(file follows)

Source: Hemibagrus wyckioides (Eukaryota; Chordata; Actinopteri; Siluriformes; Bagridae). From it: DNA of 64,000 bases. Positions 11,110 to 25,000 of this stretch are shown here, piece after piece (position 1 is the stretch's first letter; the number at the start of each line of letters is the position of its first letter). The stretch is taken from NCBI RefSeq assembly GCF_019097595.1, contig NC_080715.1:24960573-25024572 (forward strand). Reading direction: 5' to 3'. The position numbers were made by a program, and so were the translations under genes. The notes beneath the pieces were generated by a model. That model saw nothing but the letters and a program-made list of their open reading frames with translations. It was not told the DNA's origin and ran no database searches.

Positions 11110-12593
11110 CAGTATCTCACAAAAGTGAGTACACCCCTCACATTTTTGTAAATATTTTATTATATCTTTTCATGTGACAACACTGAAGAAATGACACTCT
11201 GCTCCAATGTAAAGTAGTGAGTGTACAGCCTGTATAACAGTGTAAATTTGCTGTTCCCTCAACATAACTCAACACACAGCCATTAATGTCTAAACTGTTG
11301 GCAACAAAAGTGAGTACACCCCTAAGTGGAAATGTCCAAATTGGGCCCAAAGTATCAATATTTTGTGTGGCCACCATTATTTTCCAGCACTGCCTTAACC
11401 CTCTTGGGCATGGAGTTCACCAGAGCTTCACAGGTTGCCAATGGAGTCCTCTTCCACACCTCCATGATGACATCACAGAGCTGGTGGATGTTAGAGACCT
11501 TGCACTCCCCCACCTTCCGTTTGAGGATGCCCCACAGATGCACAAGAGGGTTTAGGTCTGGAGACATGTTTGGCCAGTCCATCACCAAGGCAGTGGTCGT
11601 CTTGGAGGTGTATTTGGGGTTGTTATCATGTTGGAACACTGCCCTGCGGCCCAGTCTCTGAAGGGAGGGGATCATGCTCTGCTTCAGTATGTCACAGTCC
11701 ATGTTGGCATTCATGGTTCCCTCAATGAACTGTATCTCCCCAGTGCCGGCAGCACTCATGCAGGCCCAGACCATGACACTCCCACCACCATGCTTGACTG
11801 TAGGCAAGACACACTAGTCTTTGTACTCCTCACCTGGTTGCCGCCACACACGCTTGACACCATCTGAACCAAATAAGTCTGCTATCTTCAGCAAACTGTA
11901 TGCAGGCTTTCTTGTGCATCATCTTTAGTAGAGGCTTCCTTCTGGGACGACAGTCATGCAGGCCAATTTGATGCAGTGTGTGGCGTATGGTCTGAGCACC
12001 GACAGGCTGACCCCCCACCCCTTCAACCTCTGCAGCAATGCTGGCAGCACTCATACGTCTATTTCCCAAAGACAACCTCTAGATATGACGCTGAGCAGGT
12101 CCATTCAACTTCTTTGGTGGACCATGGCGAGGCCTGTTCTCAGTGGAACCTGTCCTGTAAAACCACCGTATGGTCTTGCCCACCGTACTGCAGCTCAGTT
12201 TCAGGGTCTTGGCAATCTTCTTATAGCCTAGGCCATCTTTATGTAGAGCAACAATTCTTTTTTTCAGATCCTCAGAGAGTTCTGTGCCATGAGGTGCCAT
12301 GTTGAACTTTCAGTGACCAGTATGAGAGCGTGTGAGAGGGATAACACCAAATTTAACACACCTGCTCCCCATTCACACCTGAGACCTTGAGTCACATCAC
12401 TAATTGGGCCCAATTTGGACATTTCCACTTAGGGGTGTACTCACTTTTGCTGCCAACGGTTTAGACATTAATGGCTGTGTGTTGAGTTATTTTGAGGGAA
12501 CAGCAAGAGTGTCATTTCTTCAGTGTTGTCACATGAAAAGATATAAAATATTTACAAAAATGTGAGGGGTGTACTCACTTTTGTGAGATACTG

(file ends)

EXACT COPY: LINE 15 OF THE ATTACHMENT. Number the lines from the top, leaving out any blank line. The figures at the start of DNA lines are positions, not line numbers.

12301 GTTGAACTTTCAGTGACCAGTATGAGAGCGTGTGAGAGGGATAACACCAAATTTAACACACCTGCTCCCCATTCACACCTGAGACCTTGAGTCACATCAC